Listen to this morning’s Scripture Song – Isaiah 40:31
Read the “1118 Evening and Morning“ devotion for today, by the late Charles Haddon Spurgeon.
“And Saul was consenting unto his death. And at that time there was a great persecution against the church which was at Jerusalem; and they were all scattered abroad throughout the regions of Judaea and Samaria, except the apostles. … Therefore they that were scattered abroad went every where preaching the word.” (Acts 8:1, 4)
“And Saul, yet breathing out threatenings and slaughter against the disciples of the Lord, went unto the high priest, And desired of him letters to Damascus to the synagogues, that if he found any of this way, whether they were men or women, he might bring them bound unto Jerusalem.” (Acts 9:1-2)
“And as he journeyed, he came near Damascus: and suddenly there shined round about him a light from heaven: And he fell to the earth, and heard a voice saying unto him, Saul, Saul, why persecutest thou me? And he said, Who art thou, Lord? And the Lord said, I am Jesus whom thou persecutest: it is hard for thee to kick against the pricks. … And Ananias went his way, and entered into the house; and putting his hands on him said, Brother Saul, the Lord, even Jesus, that appeared unto thee in the way as thou camest, hath sent me, that thou mightest receive thy sight, and be filled with the Holy Ghost.” (Acts 9:3-5, 17)
“As they ministered to the Lord, and fasted, the Holy Ghost said, Separate me Barnabas and Saul for the work whereunto I have called them.“ (Acts 13:2)
“Through mighty signs and wonders, by the power of the Spirit of God; so that from Jerusalem, and round about unto Illyricum [in present day Greece], I [Paul] have fully preached the gospel of Christ.” (Romans 15:19)
“And the night following the Lord stood by him, and said, Be of good cheer, Paul: for as thou hast testified of me in Jerusalem, so must thou bear witness also at Rome.” (Acts 23:11)
Please read carefully again the series of verses above as they progress in time in the Book of Acts. In Acts 8:1 & 4, we see Saul, a lost Pharisee who was a passionate enemy of anybody who was a follower of Christ. The context of these verses was the stoning of Steven, which was authorized by Saul. Verse 4 states something very interesting, however. As the persecution that was caused by Saul and others increased in both frequency and intensity, the disciples of Christ were forced to run away from the persecutors. As they ran, however, they took the Gospel of Christ with them, and preached the Word all along the way. So the end result of the persecution was the gospel going forth to new places.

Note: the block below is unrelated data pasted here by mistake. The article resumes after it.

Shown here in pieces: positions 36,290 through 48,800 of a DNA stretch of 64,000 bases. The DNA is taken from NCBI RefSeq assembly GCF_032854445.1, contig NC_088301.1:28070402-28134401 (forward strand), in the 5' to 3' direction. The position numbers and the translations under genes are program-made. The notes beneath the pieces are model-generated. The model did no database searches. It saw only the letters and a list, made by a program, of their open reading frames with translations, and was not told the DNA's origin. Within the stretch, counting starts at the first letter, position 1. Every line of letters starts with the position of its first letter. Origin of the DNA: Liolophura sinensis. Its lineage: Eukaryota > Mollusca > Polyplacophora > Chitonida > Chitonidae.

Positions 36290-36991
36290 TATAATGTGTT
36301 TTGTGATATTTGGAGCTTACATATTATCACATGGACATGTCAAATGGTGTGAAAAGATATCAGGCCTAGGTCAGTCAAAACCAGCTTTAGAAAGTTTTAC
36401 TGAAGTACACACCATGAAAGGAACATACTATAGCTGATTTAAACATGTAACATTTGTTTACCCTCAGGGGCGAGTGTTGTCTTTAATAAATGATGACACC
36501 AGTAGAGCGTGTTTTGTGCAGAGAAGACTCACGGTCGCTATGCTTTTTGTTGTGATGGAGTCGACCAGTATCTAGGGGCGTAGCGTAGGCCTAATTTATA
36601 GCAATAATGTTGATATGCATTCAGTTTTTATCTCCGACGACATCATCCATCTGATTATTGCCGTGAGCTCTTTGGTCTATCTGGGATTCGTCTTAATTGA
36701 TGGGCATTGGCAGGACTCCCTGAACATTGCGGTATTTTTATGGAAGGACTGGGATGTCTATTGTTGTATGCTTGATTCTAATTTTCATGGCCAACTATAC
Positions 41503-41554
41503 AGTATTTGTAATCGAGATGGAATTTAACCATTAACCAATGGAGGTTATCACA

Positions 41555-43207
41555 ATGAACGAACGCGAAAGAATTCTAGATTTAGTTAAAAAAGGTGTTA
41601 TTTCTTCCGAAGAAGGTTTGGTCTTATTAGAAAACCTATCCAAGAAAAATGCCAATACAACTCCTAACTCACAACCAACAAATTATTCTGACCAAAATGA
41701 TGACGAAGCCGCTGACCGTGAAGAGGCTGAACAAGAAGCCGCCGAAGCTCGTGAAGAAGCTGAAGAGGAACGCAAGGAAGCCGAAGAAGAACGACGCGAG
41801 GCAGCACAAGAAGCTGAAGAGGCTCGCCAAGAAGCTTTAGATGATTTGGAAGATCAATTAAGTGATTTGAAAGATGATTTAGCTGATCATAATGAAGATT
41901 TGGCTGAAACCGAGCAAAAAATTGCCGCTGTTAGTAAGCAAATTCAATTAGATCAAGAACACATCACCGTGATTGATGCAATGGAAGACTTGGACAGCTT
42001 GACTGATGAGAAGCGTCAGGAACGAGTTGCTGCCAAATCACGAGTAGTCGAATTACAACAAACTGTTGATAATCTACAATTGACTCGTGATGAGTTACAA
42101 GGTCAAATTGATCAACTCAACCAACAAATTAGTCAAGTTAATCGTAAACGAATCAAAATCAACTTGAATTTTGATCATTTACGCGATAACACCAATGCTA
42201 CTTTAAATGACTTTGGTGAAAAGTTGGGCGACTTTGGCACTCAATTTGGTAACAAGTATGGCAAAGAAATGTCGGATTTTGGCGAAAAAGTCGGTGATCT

Notice next, in Acts 9:1 – 2, that Saul the persecutor is still at it, “breathing out threatenings and slaughter against the disciples of the Lord”. Something miraculous happens in verses 3 and following, however: Paul meets Jesus, the One he was so passionately persecuting. Jesus saves him!
In chapter 13 we learn that Saul has grown tremendously as a disciple of Christ, and is being greatly used in his home church in Antioch. The Holy Ghost separates him and his friend Barnabas, and commissions him to take the gospel into Asia.
The Book of Romans tells us that Saul (now called Paul) took the gospel all the way to Illyricum, in western Macedonia (present day Greece – just opposite the sea from Italy).
Acts 23 – 28 takes us on Paul’s Journey as a prisoner all the way to Rome.
My point is that Paul was used of God all throughout his life, even before he was saved. The persecution that Paul brought was used of God to scatter believers everywhere, taking the Word of God with them. Then later, after his conversion, Paul purposely took the Word of God into all the known regions of the world; and then finally, even as a prisoner, Paul was used of God to testify of Christ as far as Rome. Isn’t it amazing that Paul, whether he was a persecutor, preacher, or prisoner advanced the cause of Christ. Paul’s life was a perfect picture of all things working together for good.
Just a thought here, but possibly there are some circumstances in your life right right now that are very unpleasant, may seem to be “bad”, but I bet God will use them also to glorify Himself, advance His kingdom, and maybe even make you into a better disciple.
Posted in Thoughts from Acts by Phil Erickson with no comments yet.